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by Michael T. Palermo, JD, CFP, AARP en Nuevo México, December 2007
An almost universal duty for the executor (or trustee or court-appointed administrator) is to divvy up household property among several children. For this chore alone, you want somebody with the skills and patience of a referee. This may seem like a trivial issue; my experience tells me it is anything but. While this portion of an estate is likely to be relatively insignificant in financial terms, it has riven families, triggering heartache and resentment.
The potential divisiveness of candlesticks, china, and family photos can be easy to overlook. After all, your will probably directs that all your possessions are to be divided equally. So where’s the problem?
Let’s start with the word “equal.” Does it mean each beneficiary gets a batch of household goods of equal monetary value? Or that each gets the same number of things? Does a brace of candlesticks constitute one item or two? Is Mom’s jewelry to be distributed as a collection, or is each piece in it a separate item? Alternatively, should everything simply be auctioned off and the proceeds equally divided?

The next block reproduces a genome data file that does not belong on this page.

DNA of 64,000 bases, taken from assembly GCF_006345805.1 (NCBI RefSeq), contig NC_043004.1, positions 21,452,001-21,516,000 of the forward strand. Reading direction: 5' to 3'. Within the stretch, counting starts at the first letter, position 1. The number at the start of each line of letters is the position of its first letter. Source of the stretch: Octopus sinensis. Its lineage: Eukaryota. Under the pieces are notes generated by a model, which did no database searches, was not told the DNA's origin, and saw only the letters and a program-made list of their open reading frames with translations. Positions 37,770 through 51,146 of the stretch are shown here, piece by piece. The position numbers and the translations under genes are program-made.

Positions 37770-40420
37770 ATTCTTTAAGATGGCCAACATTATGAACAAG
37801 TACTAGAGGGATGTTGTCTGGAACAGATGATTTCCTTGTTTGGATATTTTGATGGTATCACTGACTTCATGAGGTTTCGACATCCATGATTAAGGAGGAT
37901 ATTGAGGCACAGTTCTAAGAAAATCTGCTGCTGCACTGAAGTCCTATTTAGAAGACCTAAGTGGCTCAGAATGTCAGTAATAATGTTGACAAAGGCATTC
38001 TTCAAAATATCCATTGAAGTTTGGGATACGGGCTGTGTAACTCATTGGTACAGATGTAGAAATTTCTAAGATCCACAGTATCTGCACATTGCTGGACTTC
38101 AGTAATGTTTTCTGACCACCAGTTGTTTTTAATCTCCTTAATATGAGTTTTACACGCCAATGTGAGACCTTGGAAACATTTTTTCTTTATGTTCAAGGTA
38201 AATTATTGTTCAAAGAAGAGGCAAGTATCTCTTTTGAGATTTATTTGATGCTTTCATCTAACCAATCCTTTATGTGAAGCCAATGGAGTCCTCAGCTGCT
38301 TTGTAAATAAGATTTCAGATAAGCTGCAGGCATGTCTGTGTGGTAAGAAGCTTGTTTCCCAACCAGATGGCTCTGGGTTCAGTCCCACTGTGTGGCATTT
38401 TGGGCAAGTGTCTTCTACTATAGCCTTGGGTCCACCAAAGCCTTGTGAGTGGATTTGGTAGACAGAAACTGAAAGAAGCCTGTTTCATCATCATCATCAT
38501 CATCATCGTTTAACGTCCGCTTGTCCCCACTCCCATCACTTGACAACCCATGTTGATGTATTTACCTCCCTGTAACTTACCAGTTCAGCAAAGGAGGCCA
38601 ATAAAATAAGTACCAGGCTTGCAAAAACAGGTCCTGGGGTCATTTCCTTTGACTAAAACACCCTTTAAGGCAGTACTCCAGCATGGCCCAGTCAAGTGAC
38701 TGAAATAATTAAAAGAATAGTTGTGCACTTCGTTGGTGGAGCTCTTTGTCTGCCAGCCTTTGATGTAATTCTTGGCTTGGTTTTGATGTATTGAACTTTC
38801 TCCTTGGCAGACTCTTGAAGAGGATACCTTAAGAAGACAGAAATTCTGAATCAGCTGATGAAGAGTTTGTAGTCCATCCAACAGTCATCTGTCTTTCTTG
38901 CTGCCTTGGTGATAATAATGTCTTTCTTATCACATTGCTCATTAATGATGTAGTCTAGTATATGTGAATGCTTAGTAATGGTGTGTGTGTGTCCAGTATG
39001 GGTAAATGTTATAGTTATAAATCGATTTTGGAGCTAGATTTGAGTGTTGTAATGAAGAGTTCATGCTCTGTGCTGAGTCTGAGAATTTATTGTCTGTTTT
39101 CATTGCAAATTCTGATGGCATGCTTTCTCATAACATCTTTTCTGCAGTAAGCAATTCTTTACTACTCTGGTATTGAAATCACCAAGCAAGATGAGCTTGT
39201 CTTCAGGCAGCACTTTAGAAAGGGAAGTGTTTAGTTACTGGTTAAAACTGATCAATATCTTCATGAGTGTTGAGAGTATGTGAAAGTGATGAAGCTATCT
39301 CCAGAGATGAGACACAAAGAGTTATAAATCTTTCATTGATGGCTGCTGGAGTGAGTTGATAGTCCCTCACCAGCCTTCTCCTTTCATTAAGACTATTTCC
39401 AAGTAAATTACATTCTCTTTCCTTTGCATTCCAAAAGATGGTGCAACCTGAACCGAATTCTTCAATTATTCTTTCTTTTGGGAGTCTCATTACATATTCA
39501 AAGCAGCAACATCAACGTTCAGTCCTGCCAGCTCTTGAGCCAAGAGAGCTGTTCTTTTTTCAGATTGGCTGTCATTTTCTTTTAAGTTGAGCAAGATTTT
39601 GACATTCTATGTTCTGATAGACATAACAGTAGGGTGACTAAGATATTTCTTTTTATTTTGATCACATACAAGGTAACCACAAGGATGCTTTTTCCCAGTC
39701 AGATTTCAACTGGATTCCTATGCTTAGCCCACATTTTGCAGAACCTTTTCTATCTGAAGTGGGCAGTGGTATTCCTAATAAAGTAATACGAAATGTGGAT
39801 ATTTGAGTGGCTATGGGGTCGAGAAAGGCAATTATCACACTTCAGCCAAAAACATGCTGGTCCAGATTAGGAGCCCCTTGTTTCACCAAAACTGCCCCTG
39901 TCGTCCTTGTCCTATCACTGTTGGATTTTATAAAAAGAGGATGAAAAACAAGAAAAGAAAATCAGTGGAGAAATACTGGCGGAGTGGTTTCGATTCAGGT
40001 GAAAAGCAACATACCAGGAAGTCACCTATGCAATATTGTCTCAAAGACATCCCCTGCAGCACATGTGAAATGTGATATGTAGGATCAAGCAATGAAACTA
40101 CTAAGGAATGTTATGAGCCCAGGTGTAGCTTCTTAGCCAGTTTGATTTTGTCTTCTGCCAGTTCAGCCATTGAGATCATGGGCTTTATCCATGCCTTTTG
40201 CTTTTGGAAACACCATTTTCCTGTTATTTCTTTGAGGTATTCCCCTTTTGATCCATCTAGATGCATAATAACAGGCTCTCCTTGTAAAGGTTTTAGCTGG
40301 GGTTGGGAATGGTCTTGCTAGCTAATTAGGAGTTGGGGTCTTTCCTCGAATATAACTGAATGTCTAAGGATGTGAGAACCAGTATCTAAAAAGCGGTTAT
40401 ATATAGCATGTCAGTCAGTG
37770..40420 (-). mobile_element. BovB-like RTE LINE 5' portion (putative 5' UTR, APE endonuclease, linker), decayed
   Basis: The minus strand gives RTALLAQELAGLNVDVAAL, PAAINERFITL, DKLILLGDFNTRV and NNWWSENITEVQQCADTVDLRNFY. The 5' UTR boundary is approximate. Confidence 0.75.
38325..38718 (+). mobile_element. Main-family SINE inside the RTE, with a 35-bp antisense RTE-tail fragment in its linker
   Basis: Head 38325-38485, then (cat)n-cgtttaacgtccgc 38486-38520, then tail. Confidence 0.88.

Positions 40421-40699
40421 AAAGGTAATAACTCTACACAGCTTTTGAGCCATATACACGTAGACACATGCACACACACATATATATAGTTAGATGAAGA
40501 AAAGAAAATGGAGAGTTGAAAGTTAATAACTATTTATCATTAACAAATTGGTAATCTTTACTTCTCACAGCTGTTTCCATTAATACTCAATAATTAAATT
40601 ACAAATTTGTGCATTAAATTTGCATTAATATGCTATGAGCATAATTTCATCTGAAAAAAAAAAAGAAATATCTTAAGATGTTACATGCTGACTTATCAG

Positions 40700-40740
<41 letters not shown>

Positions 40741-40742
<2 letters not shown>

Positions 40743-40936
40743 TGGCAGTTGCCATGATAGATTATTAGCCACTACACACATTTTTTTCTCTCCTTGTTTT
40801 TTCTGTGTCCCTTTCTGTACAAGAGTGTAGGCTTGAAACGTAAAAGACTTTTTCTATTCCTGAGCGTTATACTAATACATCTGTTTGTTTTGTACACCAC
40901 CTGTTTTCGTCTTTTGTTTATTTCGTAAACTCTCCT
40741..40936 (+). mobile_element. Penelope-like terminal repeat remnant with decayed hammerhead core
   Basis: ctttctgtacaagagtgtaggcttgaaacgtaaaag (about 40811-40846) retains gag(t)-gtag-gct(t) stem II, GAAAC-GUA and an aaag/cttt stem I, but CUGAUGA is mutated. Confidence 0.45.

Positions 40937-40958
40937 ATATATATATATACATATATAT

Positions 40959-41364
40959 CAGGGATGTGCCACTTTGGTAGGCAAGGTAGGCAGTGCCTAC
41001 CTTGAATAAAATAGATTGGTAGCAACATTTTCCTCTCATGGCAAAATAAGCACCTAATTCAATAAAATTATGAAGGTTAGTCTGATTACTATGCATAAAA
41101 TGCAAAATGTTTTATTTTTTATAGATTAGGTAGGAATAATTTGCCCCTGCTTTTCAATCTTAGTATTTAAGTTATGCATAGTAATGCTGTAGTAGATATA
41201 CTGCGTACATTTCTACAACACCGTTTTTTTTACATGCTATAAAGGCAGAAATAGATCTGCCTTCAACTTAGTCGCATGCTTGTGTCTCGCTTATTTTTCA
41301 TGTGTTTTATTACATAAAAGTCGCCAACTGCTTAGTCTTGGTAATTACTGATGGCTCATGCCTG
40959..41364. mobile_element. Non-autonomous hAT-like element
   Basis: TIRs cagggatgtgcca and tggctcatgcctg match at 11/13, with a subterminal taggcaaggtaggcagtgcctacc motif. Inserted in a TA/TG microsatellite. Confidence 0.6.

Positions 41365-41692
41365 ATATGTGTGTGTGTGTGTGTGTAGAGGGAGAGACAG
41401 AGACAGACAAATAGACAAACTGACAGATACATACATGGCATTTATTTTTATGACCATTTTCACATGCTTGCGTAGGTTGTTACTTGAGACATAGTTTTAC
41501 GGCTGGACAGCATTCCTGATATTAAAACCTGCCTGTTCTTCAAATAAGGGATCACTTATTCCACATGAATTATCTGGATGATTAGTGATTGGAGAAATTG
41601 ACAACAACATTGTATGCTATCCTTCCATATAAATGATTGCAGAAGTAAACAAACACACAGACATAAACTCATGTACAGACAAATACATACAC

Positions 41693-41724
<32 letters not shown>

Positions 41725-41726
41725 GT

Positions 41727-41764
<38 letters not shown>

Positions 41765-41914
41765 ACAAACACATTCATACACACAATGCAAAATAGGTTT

As a practical matter, it’s best to give the executor some discretion in these choices. But it is also wise to remind the child you’ve chosen as executor to apply her diplomatic skills to the job. Even when no sibling rivalry is apparent, convene a family powwow at the time you put your estate plan together. Get everybody on the same page to determine if any lurking issues need to be addressed while you are still around to do so.
From “AARP Crash Course in Estate Planning: The Essential Guide to Wills, Trusts and Your Personal Legacy,” by Michael T. Palermo, JD, CFP, 2005, pp. 112.
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